Remember, even as Paul admits his struggle with sin, this passage leads to Paul declaring that Christ has saved him and all of us from this struggle, this wretched body of death. Christ has not promised to one day give us victory over sin, to give us life forever where there will not be the sinful nature anymore. So even as Paul talks about these sins that fight for his attention, his action, his life, he also knows that Christ forgives and conquers all sin.
Now, go on the back side of your insert. As Paul describes this inner conflict between God and sin, really he’s also saying that his actions sometimes contradict his beliefs or his words. Paul says that he believes in Jesus, but he doesn’t always live like it. Paul preaches about following Christ, but he doesn’t always follow Christ with his actions, his words, or his thoughts. Paul contradicts himself; he acts contrary to what he believes and says.
I see that other people have this problem—and I know you see it, too. We see the contradictory actions of our fellow Christians. I know you see it, because some of you have told me about it. You come to me concerned that so-and-so is at church but you know what they’re like during the week. You ask me how I could be welcoming someone to church, because even though they might talk about believing in Jesus, you know that they are not good people. You tell me, “Pastor, if you only knew. . . .”
Yet, for one thing, I do know. I don’t know all of the specifics, I don’t know much of what you do in your weekly life, but I know a lot of different struggles that people have with sin. It’s not that I’m naïvely welcoming people to church, thinking that they are perfect. I welcome people to church, so that we can offer them the love, grace, and forgiveness of Jesus Christ.
That’s one part of it. However, when people tell me that they can see that contradictory actions in their fellow church members, an even more important realization is that Paul isn’t bringing this up to condemn those people. Paul’s not saying, “Oh, I can’t believe these people who talk about Jesus on Sunday but then go out sinning during the week.” Sometimes people have implied to me that others don’t have a right to be here in church if they’re going to be such sinners during the week. Yet, that’s not what Paul is saying at all. In fact, Paul says, “I am doing the very things I hate. I am rotten. I don’t do the good I want to do.” Paul is talking about himself. Paul is saying that he is no different, he shares in this common struggle that Christians face.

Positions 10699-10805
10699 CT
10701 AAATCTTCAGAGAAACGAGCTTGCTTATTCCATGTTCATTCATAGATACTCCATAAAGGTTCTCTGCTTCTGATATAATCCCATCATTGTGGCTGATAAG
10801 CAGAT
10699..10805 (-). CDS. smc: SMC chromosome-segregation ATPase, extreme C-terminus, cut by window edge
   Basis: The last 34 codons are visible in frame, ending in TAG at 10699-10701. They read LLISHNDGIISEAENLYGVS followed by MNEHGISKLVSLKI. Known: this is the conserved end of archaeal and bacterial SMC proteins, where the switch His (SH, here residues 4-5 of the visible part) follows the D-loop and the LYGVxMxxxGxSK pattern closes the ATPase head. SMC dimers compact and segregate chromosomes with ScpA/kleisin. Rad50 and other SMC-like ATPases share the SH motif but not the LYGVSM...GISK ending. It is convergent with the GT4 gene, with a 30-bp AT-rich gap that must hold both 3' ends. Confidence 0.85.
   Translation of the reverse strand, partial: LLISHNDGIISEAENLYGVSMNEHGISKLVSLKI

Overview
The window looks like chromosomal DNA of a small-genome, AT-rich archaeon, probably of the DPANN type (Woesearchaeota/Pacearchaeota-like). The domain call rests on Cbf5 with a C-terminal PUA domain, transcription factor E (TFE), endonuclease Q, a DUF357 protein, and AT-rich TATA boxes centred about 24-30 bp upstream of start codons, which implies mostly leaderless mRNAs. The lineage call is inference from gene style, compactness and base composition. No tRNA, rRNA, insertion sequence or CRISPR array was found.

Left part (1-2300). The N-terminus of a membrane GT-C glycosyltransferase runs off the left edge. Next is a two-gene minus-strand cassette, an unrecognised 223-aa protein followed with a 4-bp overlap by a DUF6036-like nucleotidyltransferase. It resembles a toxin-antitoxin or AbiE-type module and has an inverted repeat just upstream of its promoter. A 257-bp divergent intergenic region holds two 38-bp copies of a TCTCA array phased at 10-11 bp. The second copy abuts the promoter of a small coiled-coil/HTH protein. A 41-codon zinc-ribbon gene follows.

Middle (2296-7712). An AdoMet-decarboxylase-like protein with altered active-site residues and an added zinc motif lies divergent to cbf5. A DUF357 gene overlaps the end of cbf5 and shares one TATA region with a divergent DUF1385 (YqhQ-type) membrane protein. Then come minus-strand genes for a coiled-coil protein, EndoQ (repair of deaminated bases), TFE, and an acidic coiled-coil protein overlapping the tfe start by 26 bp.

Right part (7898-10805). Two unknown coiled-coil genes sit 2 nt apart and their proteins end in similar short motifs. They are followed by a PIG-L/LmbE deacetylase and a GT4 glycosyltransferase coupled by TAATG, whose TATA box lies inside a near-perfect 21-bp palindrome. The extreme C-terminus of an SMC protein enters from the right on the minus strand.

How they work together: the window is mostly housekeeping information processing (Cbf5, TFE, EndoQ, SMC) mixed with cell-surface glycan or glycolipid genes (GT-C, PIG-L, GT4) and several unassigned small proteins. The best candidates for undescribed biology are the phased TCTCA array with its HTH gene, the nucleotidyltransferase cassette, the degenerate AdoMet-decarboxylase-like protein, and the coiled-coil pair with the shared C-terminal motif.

So really this passage in Romans 7 isn’t meant to be used by us to condemn others, to point to people and say, “Your actions contradict your faith. You were in church on Sunday and now you’re making racist jokes at work.” While it might be helpful to gently tell a fellow Christian that their actions don’t match their faith, that’s not what this passage is about. This passage is about each of us admitting ourselves that we are like this, that we don’t do what our new nature tells us to do, that we do the evil that we hate, that we struggle against sin even though we believe in Jesus. This passage is about all of us looking at that Caesar’s Palace signboard and realizing that Jenny Holzer’s phrase applies to us, “Protect me from what I want.”
So this passage isn’t so that we can look at each other. It’s a look in the mirror. Paul talks about this inner conflict, because he wanted his readers to understand that their struggle isn’t unique. Maybe that’s why we’re quick to see the contradictions in our fellow Christians, but not always so quick to see it in ourselves, maybe we don’t like to see that contradiction in ourselves, because we’re afraid that we’re the only ones, we’re the only Christian in the room who still has some big struggles with sin.
So this passage is a look in the mirror. It’s a way for each of us to see that “I am doing the very things I hate. I am rotten. I don’t do the good I want to do.” Yet, Paul talks about his own struggle with this, so that we can know that we’re not alone. If we’re afraid of being the only one, this passage in Romans helps us to know that the greatest Christian missionary, the writer of 13 books of the New Testament, Paul himself had this same struggle. We might still be afraid to admit it, but there’s not a Christian around who doesn’t have to say, “Lord, protect me from what I want.”